Doing some quick Maths there are actually no easy ways for Aquans to rock up 11 successes vs the Dindrenzi drop pod, basically the El-Shami, Sedna x 2 & Malani can in theory consistently flatten a drop pod when it lands. Best way for the Aquans to deal with them is to Anti-Infantry the Nyx. - Assuming my maths is right.

 

I just don't see the activation count as a challenge, nor do I see the perception of board control as one either... more games more experience I guess, but given that Dindrenzi players consistently come out on top I am not seeing the disadvantage.

 

Sounds like something that some people like to do because it will frustrate opponents who dont know about it, and exasperate those that do.

 

Also Dindrenzi Helixes that can be deployed without Sky Drop:

 

Core

Heavy

Leviathan

Aerial (both Types)

Assault (if taking RSN)

 

Not sure that makes up I dont have the options to do stuff without always Sky dropping it.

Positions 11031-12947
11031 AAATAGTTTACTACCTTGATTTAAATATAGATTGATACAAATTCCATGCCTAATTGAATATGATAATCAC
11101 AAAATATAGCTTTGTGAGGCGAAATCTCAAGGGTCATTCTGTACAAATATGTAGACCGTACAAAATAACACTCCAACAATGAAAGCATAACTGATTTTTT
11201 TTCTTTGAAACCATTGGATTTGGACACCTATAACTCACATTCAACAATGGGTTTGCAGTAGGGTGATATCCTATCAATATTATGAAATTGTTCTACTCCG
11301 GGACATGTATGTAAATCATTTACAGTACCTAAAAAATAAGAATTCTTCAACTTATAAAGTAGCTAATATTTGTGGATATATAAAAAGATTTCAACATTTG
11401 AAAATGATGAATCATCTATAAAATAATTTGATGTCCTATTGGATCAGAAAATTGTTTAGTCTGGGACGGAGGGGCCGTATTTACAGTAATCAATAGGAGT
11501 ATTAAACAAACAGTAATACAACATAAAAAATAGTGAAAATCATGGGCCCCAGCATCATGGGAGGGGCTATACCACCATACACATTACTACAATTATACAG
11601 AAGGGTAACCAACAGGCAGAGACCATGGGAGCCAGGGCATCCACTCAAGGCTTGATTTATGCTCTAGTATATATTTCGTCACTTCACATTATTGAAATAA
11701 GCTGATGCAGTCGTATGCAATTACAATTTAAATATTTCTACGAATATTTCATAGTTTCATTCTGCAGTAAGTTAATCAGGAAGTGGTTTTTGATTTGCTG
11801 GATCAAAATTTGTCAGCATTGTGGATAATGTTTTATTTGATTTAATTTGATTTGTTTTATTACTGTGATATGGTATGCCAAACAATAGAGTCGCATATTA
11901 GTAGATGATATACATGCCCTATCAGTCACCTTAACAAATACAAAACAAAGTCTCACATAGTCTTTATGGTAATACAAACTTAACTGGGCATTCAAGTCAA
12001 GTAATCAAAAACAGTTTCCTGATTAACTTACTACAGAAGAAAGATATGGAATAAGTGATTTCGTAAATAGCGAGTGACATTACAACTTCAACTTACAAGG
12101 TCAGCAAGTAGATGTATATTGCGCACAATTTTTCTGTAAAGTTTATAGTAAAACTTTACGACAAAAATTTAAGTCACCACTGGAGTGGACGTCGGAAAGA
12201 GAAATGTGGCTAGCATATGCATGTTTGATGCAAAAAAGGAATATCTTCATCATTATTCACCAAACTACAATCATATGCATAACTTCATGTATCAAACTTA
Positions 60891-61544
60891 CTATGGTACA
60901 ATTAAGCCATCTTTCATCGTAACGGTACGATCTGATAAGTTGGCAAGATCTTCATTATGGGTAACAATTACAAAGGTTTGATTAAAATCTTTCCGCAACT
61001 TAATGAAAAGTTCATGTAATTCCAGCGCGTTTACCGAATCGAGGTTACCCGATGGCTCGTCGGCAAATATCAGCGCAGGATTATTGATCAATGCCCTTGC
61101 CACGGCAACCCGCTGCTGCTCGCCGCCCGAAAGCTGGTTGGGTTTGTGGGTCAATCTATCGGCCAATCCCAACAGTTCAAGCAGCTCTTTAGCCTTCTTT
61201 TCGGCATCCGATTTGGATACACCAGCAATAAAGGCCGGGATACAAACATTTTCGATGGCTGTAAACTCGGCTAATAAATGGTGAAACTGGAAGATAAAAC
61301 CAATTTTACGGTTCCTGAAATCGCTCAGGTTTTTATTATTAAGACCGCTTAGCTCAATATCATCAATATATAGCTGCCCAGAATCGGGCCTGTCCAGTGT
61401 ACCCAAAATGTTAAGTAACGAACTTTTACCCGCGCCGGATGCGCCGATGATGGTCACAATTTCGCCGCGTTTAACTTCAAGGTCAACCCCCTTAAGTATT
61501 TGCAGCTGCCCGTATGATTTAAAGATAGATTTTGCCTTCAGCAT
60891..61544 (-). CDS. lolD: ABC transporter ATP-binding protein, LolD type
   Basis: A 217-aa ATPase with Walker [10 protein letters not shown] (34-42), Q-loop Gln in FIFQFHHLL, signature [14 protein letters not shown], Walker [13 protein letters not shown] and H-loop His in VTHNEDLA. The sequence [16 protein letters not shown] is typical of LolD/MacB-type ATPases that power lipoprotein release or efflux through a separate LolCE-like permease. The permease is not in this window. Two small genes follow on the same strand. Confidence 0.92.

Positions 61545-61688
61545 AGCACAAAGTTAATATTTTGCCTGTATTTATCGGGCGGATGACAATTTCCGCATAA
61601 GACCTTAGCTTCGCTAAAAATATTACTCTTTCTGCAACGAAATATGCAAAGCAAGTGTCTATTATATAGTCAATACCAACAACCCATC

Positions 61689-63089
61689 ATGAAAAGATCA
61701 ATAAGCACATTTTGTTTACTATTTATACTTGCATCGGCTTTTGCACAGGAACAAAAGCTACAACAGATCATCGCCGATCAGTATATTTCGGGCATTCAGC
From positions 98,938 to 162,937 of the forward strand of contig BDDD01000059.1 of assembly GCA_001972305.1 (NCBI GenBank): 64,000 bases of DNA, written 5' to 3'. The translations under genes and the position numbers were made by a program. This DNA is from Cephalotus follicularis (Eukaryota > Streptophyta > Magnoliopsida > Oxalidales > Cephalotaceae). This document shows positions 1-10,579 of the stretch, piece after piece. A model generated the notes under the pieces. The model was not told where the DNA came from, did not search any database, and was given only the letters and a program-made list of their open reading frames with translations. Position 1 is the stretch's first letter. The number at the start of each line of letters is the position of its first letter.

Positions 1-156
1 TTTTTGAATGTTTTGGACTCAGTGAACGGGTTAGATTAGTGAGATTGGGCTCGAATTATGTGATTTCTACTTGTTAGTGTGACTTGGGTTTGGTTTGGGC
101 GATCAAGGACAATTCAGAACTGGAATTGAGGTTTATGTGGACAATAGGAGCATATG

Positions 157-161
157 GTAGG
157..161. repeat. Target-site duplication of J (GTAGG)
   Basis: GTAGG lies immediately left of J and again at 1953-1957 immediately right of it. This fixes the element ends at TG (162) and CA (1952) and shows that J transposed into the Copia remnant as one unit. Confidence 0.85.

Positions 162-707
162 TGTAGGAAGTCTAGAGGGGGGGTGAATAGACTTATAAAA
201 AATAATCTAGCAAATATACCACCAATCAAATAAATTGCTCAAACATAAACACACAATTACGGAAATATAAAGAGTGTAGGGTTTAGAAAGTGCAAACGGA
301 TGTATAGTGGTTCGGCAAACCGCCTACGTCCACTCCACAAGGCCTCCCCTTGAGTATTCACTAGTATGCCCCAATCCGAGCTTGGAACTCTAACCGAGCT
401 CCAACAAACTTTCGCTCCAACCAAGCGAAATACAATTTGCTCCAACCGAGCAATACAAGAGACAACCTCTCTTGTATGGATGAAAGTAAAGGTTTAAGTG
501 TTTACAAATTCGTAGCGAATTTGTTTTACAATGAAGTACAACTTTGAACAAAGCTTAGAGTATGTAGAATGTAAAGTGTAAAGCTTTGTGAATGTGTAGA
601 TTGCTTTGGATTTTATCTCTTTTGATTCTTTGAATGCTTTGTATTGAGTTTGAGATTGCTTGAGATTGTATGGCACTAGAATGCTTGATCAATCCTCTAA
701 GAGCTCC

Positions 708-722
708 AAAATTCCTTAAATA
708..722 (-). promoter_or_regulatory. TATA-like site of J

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Oddly enough the other force I play is Aquans. The 3rd most faced foe for me is my own Dindrenzi, literally my own Dindrenzi models. We have a couple of players that due to financial issues haven't been able to get their own force yet and both typically borrow my Din. It's not the easiest game with my Aquans but I still win more often than not. My win/loss ratio is pretty comparable if not identical between the two forces actually. When looking Din in the eye I tend to go the destruction route, as you really can't take them on the objective game unless you can just outnumber them in infantry. Take out the command vehicles and Letos first. Command because #1 best chance to use pinpoint #2 they tend to hold alot of the army's firepower and #3 better chance to get some disorder going. Letos to get rid of the fast 20AD reaction unit. After that take the mediums, Sednas first if possible. Ignore infantry, levis, and the other tough nut the Ground command droppod unless they are an immediate threat. The only objective that you need to care about is your home objective, just road block them from getting in. The force will litterally fall apart infront of you and you'll win on kill TV alone.